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Prevalence of new HIV-1 infection in homosexual and bisexual men in England and Wales has not fallen

BMJ 2000; 321 doi: https://doi.org/10.1136/bmj.321.7272.0/d (Published 25 November 2000) Cite this as: BMJ 2000;321:d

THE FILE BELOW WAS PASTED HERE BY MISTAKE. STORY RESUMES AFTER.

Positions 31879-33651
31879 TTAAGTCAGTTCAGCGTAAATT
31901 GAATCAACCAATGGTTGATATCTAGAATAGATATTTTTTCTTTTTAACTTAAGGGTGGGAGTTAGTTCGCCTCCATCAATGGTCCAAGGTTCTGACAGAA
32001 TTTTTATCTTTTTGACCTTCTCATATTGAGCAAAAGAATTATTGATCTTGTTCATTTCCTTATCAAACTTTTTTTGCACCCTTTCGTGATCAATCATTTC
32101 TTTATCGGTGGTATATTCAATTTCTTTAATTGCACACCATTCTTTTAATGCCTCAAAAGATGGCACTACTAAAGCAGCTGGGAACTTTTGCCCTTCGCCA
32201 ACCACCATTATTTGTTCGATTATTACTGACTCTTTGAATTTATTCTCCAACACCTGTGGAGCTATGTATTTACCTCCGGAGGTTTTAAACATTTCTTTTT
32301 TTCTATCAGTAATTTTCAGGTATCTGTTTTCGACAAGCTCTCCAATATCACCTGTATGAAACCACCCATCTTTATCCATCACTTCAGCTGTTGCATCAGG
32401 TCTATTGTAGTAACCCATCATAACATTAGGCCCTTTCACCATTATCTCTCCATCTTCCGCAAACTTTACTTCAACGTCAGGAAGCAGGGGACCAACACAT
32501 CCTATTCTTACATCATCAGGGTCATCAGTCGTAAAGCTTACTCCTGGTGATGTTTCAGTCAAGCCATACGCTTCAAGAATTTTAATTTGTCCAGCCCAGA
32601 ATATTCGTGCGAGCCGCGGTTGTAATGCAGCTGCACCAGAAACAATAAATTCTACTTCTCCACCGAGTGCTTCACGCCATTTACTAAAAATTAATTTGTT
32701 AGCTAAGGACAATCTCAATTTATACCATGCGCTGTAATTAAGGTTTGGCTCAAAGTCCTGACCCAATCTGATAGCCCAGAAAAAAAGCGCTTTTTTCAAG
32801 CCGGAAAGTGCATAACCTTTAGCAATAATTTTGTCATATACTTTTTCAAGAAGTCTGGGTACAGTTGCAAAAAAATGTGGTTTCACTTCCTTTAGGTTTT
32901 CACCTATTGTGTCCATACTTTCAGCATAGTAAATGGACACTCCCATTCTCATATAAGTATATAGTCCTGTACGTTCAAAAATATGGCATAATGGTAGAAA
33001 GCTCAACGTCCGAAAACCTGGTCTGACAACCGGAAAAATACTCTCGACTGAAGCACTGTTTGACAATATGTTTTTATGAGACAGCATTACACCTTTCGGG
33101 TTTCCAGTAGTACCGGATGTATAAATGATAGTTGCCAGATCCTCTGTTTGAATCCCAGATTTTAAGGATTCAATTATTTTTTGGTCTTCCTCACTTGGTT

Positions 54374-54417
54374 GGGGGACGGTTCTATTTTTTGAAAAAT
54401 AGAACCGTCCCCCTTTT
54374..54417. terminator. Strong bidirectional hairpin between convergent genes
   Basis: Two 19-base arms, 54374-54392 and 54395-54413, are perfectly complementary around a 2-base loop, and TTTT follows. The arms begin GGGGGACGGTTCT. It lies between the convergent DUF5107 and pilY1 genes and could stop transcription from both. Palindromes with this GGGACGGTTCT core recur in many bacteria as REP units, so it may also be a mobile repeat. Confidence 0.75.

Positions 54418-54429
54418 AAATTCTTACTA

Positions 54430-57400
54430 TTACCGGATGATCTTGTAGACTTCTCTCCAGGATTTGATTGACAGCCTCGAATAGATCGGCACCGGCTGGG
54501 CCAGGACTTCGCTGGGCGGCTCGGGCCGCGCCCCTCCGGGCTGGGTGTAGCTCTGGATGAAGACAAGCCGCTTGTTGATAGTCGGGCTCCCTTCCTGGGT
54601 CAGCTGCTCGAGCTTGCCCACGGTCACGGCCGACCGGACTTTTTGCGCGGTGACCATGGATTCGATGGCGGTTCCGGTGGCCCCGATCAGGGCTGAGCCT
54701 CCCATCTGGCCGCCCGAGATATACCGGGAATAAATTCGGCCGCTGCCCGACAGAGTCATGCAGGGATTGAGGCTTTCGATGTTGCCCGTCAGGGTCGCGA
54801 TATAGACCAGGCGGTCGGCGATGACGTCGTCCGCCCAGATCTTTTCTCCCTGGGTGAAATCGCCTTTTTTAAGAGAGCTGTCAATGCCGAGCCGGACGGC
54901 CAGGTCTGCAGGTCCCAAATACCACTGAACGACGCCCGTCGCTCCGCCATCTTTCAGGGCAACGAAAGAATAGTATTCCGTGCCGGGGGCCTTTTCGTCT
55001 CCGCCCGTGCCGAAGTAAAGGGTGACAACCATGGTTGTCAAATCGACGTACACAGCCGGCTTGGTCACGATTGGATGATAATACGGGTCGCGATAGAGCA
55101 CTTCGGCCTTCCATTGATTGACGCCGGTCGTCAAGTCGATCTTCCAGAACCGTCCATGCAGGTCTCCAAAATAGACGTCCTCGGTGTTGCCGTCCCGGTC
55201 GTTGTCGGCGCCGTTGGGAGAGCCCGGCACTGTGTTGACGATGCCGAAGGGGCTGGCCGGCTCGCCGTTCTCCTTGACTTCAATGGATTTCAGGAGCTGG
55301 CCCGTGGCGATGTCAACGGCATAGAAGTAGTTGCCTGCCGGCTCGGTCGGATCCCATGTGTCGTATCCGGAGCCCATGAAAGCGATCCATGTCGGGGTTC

Routine serosurveillance data suggest that the prevalence of HIV-1 infection among homosexual and bisexual men attending genitourinary medicine clinics in England has fallen. But Catchpole et al (p 1319) suspected the data were misleading because specialist HIV services have drawn HIV infected men away from routine clinics and fewer are having serum tests. They therefore studied the prevalence of HIV-1 in homosexual or bisexual men without known HIV-1 presenting with a new actue sexually transmitted disease—a group that does attend routine clinics and has serum tested. In London the prevalence of HIV-1 among all men presenting with a sexually transmitted infection fell from 16.5% in 1993 to 9.0% in 1998, but when men known to be HIV-1 positive were excluded the prevalence of HIV-1 infection remained steady at 4.9%. The authors say that this indicates a high level of continuing infection.

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